Levi (Matthew) wasn’t the only tax collector to follow Christ into full-time ministry. Ira Sankey did, too. Sankey was born on August 28, 1840, in a small Pennsylvania town. His family later moved to New Castle, where his father became president of a local bank. Ira served in the Union Army during the Civil War, then returned home to serve as the local internal revenue collector.
His real love, however, was singing, and he was in demand through Pennsylvania and Ohio as a soloist at meetings. His father, hoping he would enter politics, complained, “I am afraid that boy will never amount to anything. All he does is run about the country with a hymnbook under his arm.” His mother replied that she would rather see him with a hymnbook under his arm than a whisky bottle in his pocket.
In 1870 Ira attended the national convention of the YMCA, meeting in Indianapolis. One of the convention sessions was dragging along so badly that Ira offered to lead some hymns. At the end of the session, he was approached by a big, burly man who pelted him with questions. “Where are you from? What is your business? Are you married?”
When Sankey told him he was married, lived in Pennsylvania, and worked for the government, the man abruptly announced, “You will have to give that up.”
“What for?” asked Sankey in amazement.
“To come to Chicago and help me in my work.”
Sankey replied that he could not possibly leave his business. To this, the man said, “You must; I have been looking for you for the last eight years.”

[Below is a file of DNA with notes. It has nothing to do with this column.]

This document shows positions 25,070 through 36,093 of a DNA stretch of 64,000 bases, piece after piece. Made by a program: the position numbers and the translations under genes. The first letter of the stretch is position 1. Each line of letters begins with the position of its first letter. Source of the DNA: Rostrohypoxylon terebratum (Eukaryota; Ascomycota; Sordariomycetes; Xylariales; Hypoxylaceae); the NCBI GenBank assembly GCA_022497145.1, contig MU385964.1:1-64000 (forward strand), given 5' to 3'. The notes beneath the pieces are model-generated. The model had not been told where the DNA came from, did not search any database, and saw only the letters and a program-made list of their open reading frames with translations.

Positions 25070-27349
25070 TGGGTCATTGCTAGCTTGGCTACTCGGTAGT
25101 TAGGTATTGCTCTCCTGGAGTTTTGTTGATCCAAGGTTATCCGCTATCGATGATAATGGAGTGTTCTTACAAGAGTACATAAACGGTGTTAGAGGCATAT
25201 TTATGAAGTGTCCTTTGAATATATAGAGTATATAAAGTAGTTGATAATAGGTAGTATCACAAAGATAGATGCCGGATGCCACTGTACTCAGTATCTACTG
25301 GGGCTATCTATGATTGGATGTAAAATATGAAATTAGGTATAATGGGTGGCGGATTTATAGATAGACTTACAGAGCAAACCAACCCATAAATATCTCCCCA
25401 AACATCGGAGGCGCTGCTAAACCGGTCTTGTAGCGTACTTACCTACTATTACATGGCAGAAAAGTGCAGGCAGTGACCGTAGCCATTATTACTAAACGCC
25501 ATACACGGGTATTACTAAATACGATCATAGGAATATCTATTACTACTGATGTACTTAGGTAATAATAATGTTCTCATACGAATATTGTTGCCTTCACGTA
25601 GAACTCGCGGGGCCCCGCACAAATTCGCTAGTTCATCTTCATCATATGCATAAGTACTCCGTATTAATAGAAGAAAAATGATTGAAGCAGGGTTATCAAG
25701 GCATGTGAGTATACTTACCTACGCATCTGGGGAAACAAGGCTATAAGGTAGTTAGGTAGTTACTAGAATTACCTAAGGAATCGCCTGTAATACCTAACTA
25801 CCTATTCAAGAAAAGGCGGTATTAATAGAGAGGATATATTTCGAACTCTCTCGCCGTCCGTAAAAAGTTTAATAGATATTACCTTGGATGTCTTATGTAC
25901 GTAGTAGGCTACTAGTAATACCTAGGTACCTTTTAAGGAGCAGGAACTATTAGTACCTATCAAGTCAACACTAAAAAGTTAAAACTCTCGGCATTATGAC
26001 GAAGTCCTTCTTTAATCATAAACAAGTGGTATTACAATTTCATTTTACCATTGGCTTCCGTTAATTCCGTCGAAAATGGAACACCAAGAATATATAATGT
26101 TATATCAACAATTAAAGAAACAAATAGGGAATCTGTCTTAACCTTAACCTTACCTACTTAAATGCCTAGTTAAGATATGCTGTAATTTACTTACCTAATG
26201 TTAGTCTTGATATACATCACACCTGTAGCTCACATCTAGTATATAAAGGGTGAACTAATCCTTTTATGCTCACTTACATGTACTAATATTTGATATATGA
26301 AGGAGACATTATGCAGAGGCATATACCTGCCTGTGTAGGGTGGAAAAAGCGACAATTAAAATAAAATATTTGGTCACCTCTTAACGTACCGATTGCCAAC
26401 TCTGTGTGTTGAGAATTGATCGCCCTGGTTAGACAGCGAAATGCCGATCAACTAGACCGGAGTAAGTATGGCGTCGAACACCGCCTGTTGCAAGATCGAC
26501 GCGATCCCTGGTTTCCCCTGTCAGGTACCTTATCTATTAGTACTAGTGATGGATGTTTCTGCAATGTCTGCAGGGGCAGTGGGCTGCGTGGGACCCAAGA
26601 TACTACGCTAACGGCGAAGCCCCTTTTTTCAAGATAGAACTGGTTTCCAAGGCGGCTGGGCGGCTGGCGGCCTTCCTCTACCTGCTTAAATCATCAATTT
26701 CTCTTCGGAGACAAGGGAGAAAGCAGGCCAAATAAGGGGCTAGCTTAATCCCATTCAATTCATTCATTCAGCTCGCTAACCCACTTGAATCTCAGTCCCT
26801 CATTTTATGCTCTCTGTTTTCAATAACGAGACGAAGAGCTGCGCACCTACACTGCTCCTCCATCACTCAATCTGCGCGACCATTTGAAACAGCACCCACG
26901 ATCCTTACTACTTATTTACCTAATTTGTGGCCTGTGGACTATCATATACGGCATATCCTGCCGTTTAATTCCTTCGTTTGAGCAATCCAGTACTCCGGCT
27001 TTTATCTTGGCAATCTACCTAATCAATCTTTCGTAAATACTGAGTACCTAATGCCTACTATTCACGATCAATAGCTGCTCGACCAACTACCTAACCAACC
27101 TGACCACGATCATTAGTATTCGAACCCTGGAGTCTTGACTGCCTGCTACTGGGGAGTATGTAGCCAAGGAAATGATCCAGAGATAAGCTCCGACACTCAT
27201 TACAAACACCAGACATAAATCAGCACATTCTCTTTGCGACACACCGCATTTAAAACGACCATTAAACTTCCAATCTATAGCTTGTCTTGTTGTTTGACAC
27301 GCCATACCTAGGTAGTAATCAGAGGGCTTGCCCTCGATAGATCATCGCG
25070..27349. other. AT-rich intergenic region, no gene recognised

Thus began one of the most famous partnerships in evangelistic history—D. L. Moody and Ira Sankey. For the next quarter century, Moody and Sankey traveled around the world. As Moody preached the gospel, Sankey sang solos, conducted the singing, and composed music for the gospel hymns. His Gospel Hymns and Sacred Songs and Solos sold over 50 million copies. He became his generation’s most beloved gospel singer.
Once again, Jesus went to the shore of Lake Galilee. A large crowd gathered around him, and he taught them. As he walked along, he saw Levi, the son of Alphaeus. Levi was sitting at the place for paying taxes, and Jesus said to him, “Come with me!” So he got up and went with Jesus. (Mark 2:13,14)
Robert J. Morgan, On This Day : 265 Amazing and Inspiring Stories About Saints, Martyrs & Heroes, electronic ed. (Nashville: Thomas Nelson Publishers, 2000, c1997). August 28.